The Use of a Performance Profiling Technique in a Team Setting: Getting the Athletes and Coach on the “Same Page”

in The Sport Psychologist
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Both experimental and anecdotal data suggest that athletes of various ages, abilities, ethnic backgrounds, and gender desire open two-way communication with their coaches (Chelladurai, 1980; Danielson, Zelhart, & Drake 1975; Hendry, 1969; Masimo, 1980). In this paper we describe how performance profiling procedures (Butler, 1989) may be used with teams to create a more open atmosphere for coach/athlete communication and to facilitate team goal setting. Specifically, a case study with a Division I women’s volleyball team is presented to illustrate the effectiveness of this procedure in profiling individual athletes, the team, and the coach. Profiles were conducted 1 week into the practice season, at the midpoint of the competitive season, and at the end of the competitive season. Significant improvements were made on one or more characteristics by each athlete, the team, and the coach. As a result of participating in this process, both the athletes and the coach agreed that there was a more open atmosphere for communication. And, the athletes expressed sincere appreciation for the increased input they had in determining the nature of their training program and their goals for competition.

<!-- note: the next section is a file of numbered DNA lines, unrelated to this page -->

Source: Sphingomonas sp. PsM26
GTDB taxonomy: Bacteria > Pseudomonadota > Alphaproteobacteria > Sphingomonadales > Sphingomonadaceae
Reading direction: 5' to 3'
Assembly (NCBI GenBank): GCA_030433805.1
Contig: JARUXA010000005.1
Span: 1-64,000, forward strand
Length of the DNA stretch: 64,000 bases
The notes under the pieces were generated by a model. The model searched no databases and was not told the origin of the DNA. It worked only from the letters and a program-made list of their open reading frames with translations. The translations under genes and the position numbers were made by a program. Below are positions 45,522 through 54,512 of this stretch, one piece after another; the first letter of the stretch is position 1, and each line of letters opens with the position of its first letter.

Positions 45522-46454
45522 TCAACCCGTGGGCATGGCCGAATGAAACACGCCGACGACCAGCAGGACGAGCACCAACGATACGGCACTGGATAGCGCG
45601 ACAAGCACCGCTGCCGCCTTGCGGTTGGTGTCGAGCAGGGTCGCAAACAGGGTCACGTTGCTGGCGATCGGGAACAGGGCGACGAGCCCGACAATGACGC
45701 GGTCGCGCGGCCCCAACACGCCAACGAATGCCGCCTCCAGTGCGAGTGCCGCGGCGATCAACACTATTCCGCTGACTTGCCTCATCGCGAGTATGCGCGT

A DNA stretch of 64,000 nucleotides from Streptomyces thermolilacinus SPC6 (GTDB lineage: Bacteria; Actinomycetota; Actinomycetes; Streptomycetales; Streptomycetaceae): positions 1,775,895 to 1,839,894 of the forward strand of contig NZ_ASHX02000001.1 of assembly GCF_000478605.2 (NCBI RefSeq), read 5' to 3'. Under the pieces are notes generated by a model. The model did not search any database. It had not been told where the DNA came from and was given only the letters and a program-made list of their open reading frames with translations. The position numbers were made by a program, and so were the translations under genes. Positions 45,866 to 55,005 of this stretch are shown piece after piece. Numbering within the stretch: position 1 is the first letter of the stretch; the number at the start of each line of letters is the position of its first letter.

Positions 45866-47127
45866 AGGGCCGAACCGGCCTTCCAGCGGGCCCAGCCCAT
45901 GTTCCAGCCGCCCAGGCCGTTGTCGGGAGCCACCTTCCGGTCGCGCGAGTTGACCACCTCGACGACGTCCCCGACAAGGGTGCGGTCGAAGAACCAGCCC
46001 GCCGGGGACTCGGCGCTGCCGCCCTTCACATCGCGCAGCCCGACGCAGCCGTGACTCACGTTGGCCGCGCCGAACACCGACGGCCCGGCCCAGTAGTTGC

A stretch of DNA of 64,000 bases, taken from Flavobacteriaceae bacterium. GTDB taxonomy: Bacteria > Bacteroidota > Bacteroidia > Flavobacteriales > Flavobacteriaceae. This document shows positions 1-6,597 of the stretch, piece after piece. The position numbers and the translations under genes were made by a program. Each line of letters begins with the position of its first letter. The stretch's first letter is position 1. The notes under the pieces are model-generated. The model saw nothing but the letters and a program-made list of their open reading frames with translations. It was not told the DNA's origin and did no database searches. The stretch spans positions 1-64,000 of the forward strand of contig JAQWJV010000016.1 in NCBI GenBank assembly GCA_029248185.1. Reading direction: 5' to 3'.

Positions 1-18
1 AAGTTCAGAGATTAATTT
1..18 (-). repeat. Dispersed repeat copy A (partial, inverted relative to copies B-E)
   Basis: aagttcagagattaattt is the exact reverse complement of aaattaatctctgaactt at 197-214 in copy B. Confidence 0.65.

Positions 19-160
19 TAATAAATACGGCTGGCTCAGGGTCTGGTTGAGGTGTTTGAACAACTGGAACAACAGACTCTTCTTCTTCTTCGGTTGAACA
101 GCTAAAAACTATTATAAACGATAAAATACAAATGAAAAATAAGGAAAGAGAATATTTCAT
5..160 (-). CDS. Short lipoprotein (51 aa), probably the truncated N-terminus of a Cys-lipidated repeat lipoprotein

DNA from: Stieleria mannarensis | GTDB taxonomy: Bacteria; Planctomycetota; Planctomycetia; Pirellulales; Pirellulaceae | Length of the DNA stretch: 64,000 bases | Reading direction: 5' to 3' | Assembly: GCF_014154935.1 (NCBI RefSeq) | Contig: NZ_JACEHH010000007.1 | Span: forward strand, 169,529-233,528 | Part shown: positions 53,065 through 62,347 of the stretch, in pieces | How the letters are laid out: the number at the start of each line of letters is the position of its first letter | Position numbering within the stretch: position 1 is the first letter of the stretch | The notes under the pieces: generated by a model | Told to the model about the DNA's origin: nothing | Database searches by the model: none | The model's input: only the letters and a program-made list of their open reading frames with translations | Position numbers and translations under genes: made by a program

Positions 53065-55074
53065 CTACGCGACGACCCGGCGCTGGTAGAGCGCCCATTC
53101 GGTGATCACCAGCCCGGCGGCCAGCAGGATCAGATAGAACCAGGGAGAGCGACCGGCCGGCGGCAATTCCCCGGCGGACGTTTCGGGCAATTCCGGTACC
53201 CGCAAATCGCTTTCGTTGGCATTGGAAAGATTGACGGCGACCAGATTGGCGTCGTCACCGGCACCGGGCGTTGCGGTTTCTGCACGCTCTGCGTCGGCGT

Gregory A. Dale is with the Department of Health and Physical Education, 107 Peabody, Winthrop University, Rock Hill, SC 29733. Craig A. Wrisberg is in the Cultural Studies Unit in the College of Education at the University of Tennessee, Knoxville, TN 37996-2700.

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